This work was featured in Issue 17:4, Fall 2016 — Slam Issue

Miles David Moore

Two Poems

Volume 17:4, Fall 2016 
Slam Issue

 

Danse D’Enfer

A new dance craze
is sweeping the planet.
It has many names
but only one step,
a forward stomp.
Never backward.
Forward means progress.

In the craze of the crush,
there’s only one beat:
the incessant shout of the name
you hate.
The dance floor is paved
with verminous faces
bearing that name.

Shout. Stomp. Repeat.
It’s endlessly exciting
and endless: no time
to think or clean up, ever.
Dance shoes are evil
unless washed in blood
in the purifying crush of the craze.

Did I say this was new?
I lied, of course.

 

Fatslug, Subtrahend

Minuend, subtrahend, remainder:
Amazing, those words they drilled into Fatslug
that he’d never use again once he reached junior high.
The only real problem was one they never taught,
but that Fatslug encountered in his math book one day,
the authors’ idea of a joke:
10 – ? = ?

But the joke was always on Fatslug.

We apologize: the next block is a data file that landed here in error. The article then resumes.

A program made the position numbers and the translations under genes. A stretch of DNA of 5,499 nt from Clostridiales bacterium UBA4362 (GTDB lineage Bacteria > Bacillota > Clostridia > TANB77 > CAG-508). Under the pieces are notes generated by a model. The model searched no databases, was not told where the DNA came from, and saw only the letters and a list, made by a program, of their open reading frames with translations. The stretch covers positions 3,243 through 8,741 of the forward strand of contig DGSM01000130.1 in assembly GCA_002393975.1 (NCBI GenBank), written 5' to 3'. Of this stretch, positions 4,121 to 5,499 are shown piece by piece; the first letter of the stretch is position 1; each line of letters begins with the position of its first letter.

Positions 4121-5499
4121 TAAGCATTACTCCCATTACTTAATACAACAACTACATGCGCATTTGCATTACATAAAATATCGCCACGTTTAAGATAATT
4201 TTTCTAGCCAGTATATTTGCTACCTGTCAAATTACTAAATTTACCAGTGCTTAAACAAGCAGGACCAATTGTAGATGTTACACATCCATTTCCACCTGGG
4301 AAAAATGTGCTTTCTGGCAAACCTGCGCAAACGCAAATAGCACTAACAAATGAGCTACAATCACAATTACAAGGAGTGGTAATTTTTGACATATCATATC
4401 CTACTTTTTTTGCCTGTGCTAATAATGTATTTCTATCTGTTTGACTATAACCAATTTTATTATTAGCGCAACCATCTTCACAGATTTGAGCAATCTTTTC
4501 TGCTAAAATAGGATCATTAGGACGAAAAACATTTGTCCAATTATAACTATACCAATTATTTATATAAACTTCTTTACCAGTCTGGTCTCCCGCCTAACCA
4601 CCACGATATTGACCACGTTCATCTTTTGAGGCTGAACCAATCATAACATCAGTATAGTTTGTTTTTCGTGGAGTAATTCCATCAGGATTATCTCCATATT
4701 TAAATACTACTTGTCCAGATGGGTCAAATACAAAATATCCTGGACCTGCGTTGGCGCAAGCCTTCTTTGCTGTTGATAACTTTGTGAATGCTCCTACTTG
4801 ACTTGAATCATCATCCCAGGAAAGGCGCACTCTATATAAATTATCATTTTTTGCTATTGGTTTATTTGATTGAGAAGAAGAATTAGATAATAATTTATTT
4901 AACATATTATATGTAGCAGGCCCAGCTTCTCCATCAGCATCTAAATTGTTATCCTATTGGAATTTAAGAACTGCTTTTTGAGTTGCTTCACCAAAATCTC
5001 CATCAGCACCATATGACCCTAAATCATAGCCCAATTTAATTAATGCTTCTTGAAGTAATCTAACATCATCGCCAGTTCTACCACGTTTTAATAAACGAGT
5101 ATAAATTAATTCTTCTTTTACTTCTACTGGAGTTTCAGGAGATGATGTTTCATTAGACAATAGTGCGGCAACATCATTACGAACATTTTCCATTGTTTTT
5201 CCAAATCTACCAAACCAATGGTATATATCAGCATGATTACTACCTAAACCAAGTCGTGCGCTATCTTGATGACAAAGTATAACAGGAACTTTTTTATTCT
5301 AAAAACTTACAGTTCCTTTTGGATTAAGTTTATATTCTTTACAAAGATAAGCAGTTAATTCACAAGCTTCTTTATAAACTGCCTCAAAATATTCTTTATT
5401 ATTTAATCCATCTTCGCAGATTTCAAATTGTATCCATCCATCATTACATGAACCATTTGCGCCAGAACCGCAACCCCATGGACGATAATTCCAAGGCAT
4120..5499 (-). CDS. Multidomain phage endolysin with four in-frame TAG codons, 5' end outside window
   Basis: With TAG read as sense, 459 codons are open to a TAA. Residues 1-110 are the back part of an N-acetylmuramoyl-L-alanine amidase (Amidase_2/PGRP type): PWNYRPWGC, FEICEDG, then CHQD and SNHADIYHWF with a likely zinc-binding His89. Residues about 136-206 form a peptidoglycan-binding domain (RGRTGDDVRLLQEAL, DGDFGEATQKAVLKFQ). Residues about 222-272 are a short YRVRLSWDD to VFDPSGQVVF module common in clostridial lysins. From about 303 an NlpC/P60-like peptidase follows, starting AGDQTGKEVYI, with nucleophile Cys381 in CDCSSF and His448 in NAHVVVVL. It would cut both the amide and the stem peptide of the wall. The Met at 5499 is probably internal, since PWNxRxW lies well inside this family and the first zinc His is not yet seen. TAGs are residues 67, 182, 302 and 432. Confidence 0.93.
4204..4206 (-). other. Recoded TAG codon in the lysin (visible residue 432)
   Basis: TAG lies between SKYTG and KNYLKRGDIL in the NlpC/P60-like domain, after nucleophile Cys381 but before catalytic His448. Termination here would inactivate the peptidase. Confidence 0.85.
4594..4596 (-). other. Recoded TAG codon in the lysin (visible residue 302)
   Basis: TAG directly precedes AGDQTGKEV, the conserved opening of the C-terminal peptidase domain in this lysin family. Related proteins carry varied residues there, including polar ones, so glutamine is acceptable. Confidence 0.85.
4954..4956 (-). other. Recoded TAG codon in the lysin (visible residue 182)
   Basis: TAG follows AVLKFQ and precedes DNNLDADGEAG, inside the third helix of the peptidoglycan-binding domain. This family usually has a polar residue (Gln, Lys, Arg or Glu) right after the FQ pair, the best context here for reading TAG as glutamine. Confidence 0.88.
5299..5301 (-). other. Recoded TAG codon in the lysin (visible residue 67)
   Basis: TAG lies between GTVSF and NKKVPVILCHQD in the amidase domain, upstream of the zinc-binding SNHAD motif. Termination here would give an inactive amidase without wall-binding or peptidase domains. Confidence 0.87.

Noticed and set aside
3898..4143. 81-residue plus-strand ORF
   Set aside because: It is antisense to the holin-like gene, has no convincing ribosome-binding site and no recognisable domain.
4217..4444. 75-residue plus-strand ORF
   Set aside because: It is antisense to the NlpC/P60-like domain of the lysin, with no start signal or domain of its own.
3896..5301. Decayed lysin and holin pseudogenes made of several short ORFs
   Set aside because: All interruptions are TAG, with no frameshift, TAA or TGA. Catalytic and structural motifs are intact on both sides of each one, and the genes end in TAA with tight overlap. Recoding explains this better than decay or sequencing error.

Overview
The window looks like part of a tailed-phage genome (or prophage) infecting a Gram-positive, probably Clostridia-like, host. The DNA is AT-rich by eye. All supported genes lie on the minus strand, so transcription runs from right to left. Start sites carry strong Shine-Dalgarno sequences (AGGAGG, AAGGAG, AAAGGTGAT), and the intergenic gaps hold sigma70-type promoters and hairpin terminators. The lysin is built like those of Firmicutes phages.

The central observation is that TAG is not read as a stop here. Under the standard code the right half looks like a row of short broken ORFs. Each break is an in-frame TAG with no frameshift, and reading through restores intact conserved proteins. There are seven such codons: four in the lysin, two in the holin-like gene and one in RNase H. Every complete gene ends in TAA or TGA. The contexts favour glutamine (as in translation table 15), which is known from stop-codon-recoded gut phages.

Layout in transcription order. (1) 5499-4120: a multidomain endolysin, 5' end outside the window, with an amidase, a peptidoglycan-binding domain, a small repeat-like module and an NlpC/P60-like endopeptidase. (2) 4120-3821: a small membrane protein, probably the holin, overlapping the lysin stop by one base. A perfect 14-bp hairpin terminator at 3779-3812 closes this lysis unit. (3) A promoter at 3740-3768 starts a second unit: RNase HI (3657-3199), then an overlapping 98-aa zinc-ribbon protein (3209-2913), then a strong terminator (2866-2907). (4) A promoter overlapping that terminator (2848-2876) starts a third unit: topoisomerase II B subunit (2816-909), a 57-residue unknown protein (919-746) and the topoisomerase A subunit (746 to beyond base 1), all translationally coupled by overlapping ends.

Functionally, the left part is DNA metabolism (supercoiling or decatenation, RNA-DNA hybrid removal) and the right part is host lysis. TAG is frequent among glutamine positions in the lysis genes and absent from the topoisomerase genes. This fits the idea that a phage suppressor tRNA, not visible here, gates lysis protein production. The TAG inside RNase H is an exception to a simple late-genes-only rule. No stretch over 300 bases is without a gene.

He learned you never really graduate,
but pass out of school to a series of classrooms
where your boss + ? = ?,
where your friends – ? = ?,
where your family x ? = ?,
where the girl at the bar ÷ ? = ?,
where the guy in the alley = ???

Everyone knew the answers, or said they did,
and made Fatslug sit at the back of the class.
He was the eternal subtrahend—
always subtracted, never added—
dismissed to slink to Detention Hall,
his forehead branded with a bright red F.

Note: “Fatslug, Subtrahend” appeared in the Fall 2015 issue of MiPoesias, edited by Grace Cavalieri.

Miles David Moore was a member of the 1993 DC Slam Team. He is founder and host of the IOTA Poetry Series in Arlington, Virginia; film reviewer for the online arts magazine Scene4; and a former member of the Board of Directors of The Word Works. His books of poems are Rollercoaster (The Word Works, 2004), Buddha Isn't Laughing (Argonne House Press, 1999), and The Bears of Paris (The Word Works, 1995). To read more by this author: Audio Issue, Whitman Issue, Five Poems, Volume 3:4, Fall 2002.